A Kansas City man pleaded guilty Wednesday to second-degree murder for shooting and killing off-duty Lee's Summit police officer Thomas Orr last year in Westport. 

Sean D. Steward, 23, now faces 18 years in prison, including three years for unlawful possession of a firearm. 

Performing music by women is trickier than it would seem.

For centuries, women were discouraged or forbade from composing, their works relegated to salons and home audiences, and rarely published. In many cases, once a composer died, her oeuvre was abandoned and forgotten.

Helping to right that historic wrong is the Midwest Chamber Ensemble, presenting its fifth annual concert of women composers this weekend (the ensemble was founded in 2011).

Segment 1: Growing up poor in the Heartland.

Local journalist and author Sarah Smarsh has been getting a lot of national attention for her new book, Heartland. On this episode, we chat with Smarsh about the forces that shaped her Kansas childhood.

A former emergency room nurse at Lawrence Memorial Hospital has lost her whistleblower suit alleging the hospital falsified patient records to obtain higher Medicare and Medicaid reimbursements.

A federal judge on Tuesday ruled that Megen Duffy failed to prove an essential element of her claims, namely that the allegedly false data had an effect on how much the government paid the hospital.

We hardly knew ye

Well, we do know Steve Watkins is a veteran.

But much of the rest of the biography he’s touted in his race for Congress has come under question.

Last week, The Kansas City Star tore down his claims of building a tiny business into something massive.

Some Kansas Citians know the area between Cleaver II Boulevard and Stadium Drive as a back way to the Truman Sports Complex, one that allows them to avoid traffic on I-70. But for people who lived in the area, the Leeds neighborhood was more than a home — it was a haven.

“I had the best childhood in Leeds. Because I felt safe,” Earline Bentley told host Gina Kaufmann up on KCUR’s Central Standard.  “I didn’t know we were poor until we moved out of Leeds!”

The burgeoning St. Louis fashion industry is bracing for the impact of the latest tariffs on goods from China.

Handbags, backpacks, luggage, hats and baseball gloves are just a few of the thousands of products covered in the latest round of U.S. tariffs imposed on goods imported from China. The 10 percent tax went into effect Sept. 24 and it will increase to 25 percent on Jan. 1.

Experts say consumers should expect to see higher prices before the end of the year.

Josh Davis likes to name his pigs after flowers: Petunia, Iris, Violet and Daisy.

That’s not the only thing that sets him apart as a hog farmer.

For the past three years, Davis and his wife, Alicia, have been raising one of the rarest pig breeds in the world on their farm in Pocahontas, Illinois. The American mulefoot hog was a popular breed in the Midwest in the early 1900s, but now, there are only a few hundred left. The Davises are among a small group of farmers hoping to revive the breed by putting it back on the menu.

A St. Louis-based project that uses former drug users to convince overdose victims in emergency rooms to seek treatment will soon focus on patients who refuse emergency transport.

For two years, the Engaging Patients in Care Coordination project has enlisted peer-recovery coaches from participating treatment centers to area ERs to meet with people who have overdosed on opioids.

Starting this month, the project will send the coaches — themselves in recovery — to meet with overdose victims who refused to go to the ER.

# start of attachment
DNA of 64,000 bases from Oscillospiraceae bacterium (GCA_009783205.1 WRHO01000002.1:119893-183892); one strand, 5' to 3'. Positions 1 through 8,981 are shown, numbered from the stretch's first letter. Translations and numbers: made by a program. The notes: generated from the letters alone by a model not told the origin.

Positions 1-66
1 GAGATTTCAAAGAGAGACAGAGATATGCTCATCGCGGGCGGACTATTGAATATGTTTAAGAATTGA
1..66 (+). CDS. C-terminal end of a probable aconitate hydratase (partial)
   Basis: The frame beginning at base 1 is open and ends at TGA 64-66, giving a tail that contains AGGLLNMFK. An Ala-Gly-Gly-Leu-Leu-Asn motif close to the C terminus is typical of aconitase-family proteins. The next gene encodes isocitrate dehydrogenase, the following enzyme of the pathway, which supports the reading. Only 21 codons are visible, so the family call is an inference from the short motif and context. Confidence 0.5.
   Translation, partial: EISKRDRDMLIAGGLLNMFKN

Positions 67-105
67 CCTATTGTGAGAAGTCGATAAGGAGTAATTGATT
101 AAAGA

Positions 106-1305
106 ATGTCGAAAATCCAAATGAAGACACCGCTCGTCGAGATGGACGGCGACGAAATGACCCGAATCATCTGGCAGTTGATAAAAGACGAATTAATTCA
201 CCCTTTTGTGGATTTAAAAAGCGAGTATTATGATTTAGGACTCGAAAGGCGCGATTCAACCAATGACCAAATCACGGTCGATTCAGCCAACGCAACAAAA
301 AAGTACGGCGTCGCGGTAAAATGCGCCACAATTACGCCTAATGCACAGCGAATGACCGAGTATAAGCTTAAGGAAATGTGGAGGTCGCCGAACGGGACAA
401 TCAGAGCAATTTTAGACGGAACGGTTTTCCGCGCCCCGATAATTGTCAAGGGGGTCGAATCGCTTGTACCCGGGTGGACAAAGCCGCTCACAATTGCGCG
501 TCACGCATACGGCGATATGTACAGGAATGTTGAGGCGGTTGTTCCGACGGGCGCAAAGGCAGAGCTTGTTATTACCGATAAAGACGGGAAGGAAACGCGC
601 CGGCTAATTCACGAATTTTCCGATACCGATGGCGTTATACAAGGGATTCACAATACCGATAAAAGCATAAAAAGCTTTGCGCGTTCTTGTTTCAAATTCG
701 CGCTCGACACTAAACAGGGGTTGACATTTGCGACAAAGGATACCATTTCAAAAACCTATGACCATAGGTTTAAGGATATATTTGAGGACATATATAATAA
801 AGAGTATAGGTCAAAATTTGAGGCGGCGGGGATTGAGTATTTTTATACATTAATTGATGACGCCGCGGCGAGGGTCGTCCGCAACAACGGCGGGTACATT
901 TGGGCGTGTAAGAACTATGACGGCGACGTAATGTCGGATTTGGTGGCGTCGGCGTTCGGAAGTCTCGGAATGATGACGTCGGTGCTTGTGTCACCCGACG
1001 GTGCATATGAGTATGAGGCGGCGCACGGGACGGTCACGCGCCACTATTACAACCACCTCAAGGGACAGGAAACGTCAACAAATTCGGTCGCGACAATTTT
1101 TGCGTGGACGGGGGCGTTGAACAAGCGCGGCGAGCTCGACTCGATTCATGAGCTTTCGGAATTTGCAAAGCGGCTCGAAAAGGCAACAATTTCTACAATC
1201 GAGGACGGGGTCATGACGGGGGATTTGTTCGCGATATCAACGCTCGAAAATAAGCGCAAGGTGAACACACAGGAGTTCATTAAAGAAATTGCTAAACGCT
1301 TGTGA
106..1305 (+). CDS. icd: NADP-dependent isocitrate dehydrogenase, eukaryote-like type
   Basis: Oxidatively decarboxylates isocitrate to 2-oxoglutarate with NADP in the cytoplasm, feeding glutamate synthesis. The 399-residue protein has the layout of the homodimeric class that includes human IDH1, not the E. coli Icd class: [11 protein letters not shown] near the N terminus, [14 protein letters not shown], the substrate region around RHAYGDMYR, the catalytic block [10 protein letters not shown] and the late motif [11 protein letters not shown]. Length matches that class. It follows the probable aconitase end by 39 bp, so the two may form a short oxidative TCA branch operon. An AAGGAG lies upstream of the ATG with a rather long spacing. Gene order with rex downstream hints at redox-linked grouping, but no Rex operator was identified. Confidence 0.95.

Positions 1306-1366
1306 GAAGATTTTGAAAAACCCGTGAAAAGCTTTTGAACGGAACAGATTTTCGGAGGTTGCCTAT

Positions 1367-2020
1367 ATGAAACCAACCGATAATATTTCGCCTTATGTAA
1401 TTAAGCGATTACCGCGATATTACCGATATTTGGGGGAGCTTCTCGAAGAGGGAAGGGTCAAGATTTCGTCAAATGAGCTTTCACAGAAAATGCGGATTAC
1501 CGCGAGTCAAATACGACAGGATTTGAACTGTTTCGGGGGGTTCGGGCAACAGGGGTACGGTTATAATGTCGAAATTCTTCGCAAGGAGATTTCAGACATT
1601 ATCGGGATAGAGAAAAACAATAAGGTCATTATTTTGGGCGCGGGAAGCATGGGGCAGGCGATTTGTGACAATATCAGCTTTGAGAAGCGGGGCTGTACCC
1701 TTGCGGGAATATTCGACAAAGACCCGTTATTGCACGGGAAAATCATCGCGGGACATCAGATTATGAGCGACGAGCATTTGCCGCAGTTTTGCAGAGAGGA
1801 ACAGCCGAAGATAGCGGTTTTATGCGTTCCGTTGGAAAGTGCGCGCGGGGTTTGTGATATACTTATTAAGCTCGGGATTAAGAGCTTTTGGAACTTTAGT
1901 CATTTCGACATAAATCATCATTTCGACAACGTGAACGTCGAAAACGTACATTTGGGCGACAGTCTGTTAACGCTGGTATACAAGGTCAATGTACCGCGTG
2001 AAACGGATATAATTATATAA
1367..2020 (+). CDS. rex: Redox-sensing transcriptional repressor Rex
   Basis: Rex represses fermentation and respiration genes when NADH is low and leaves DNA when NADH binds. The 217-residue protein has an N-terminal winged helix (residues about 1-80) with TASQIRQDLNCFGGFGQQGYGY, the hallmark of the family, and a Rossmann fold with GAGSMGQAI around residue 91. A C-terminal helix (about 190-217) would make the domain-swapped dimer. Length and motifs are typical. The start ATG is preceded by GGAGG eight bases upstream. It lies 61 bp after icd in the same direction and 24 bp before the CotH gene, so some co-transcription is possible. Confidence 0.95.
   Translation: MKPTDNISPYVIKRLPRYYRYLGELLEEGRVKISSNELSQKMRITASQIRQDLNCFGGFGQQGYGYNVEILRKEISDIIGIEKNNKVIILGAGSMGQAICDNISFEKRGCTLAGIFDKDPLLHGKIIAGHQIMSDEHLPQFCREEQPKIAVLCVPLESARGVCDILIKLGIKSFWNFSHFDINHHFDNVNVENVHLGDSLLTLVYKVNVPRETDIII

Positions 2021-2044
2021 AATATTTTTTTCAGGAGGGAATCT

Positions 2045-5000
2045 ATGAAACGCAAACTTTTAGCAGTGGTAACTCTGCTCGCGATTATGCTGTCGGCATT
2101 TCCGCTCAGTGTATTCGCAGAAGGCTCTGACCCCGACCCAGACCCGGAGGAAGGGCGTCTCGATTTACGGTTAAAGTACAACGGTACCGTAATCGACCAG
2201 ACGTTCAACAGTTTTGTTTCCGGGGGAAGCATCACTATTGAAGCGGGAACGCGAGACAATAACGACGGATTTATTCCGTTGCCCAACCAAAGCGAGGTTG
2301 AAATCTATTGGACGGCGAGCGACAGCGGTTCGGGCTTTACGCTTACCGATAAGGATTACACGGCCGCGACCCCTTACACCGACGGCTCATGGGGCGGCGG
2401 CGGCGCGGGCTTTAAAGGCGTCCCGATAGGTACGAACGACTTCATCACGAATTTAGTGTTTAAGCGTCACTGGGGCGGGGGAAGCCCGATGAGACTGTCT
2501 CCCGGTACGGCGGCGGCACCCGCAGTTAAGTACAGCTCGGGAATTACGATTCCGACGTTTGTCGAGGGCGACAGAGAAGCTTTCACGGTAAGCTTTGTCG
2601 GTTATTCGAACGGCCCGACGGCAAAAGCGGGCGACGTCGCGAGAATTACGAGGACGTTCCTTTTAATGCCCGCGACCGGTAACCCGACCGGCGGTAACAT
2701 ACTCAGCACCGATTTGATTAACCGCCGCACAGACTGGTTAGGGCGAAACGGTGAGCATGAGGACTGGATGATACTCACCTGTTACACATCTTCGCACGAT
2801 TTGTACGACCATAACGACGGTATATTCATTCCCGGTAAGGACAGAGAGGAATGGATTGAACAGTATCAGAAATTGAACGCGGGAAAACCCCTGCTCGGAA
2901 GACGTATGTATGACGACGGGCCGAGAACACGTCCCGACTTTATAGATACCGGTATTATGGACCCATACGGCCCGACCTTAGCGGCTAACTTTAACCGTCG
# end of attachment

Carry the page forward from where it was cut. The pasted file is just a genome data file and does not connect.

The Living Arts Studio in Maplewood has become the default location for many budding artists in the St. Louis area. Artists often meet at the studio to work on projects that will be sold and displayed at galleries around the area, including at the St. Louis Art Museum and the University of Missouri — St. Louis.

The studio focuses on inclusion, specifically for creative people with disabilities. It is part of VSA Missouri, the state organization that promotes inclusion in the arts. It is also an affiliate of the national John F. Kennedy Center for the Performing Arts.

At more than 60 years old, Kansas City’s Buck O’Neil bridge is nearing the end of its useful life. And it’s one of thousands across Missouri that the state Department of Transportation can’t afford to replace.

In 2017, MoDOT gave the city two options: It could make major repairs, which would mean closing the bridge for two years. Or the city could make smaller repairs but keep it open to limited traffic.

This story was updated at 9:11 a.m. Wednesday to add the comments of a spokeswoman for Overland Park Regional Medical Center.

A Jackson County jury has awarded nearly $29 million to a physician who claimed he was wrongfully terminated by the emergency room staffing companies that employed him.

St. Louis County may no longer require contractors bidding for work to have apprenticeship programs — a longstanding priority for labor unions.

The County Council voted 5-2 Tuesday night for Councilwoman Colleen Wasinger’s legislation that makes a host of changes to the county’s procurement regulations. One of the big changes is that it no longer would require bidders for certain contracts to either participate or maintain apprenticeship programs.

This article first appeared in the St. Louis Beacon, July 25, 2011 - Homeland Security efforts are often associated with professional firefighters and police — those trained to be first responders. But a program available across Missouri offers training for ordinary citizens to react affirmatively to emergency situations.

This article first appeared in the St. Louis Beacon, July 20, 2011 - Part runway show, part auction and part charity event, it's the Paperdolls boutique's third annual fall fashion show and benefit for the Children's Tumor Foundation on Friday, July 29 at Kirkwood Station Plaza, at Kirkwood Road and Argonne Drive.

Democrat Sharice Davids walloped incumbent Rep. Kevin Yoder in fundraising last quarter.

The Davids campaign says the first-time candidate raised $2.7 million between July and September. In that same period Yoder, running for a fifth term in the Kansas 3rd District, raised almost $1.3 million.